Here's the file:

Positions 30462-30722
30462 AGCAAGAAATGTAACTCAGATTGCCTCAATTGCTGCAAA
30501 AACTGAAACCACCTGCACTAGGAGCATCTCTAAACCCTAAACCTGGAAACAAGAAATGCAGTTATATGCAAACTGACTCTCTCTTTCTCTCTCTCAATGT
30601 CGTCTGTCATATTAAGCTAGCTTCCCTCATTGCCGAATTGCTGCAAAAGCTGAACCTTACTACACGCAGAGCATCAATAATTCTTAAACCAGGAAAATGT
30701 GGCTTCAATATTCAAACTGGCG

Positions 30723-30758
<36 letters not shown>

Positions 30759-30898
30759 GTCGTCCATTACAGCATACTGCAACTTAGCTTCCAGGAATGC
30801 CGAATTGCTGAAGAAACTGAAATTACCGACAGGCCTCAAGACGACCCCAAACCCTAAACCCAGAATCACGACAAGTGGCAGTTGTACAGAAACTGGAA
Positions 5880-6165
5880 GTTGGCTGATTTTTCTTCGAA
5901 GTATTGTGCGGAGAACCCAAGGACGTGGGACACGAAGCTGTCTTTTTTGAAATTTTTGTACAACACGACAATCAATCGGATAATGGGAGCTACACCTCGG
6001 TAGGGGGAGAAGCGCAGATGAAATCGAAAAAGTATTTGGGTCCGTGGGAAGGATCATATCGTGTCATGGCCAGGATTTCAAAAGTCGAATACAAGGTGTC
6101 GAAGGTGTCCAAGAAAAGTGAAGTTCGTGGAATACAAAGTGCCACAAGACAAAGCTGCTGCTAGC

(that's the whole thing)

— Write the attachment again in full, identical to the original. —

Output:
Positions 30462-30722
30462 AGCAAGAAATGTAACTCAGATTGCCTCAATTGCTGCAAA
30501 AACTGAAACCACCTGCACTAGGAGCATCTCTAAACCCTAAACCTGGAAACAAGAAATGCAGTTATATGCAAACTGACTCTCTCTTTCTCTCTCTCAATGT
30601 CGTCTGTCATATTAAGCTAGCTTCCCTCATTGCCGAATTGCTGCAAAAGCTGAACCTTACTACACGCAGAGCATCAATAATTCTTAAACCAGGAAAATGT
30701 GGCTTCAATATTCAAACTGGCG

Positions 30723-30758
<36 letters not shown>

Positions 30759-30898
30759 GTCGTCCATTACAGCATACTGCAACTTAGCTTCCAGGAATGC
30801 CGAATTGCTGAAGAAACTGAAATTACCGACAGGCCTCAAGACGACCCCAAACCCTAAACCCAGAATCACGACAAGTGGCAGTTGTACAGAAACTGGAA
Positions 5880-6165
5880 GTTGGCTGATTTTTCTTCGAA
5901 GTATTGTGCGGAGAACCCAAGGACGTGGGACACGAAGCTGTCTTTTTTGAAATTTTTGTACAACACGACAATCAATCGGATAATGGGAGCTACACCTCGG
6001 TAGGGGGAGAAGCGCAGATGAAATCGAAAAAGTATTTGGGTCCGTGGGAAGGATCATATCGTGTCATGGCCAGGATTTCAAAAGTCGAATACAAGGTGTC
6101 GAAGGTGTCCAAGAAAAGTGAAGTTCGTGGAATACAAAGTGCCACAAGACAAAGCTGCTGCTAGC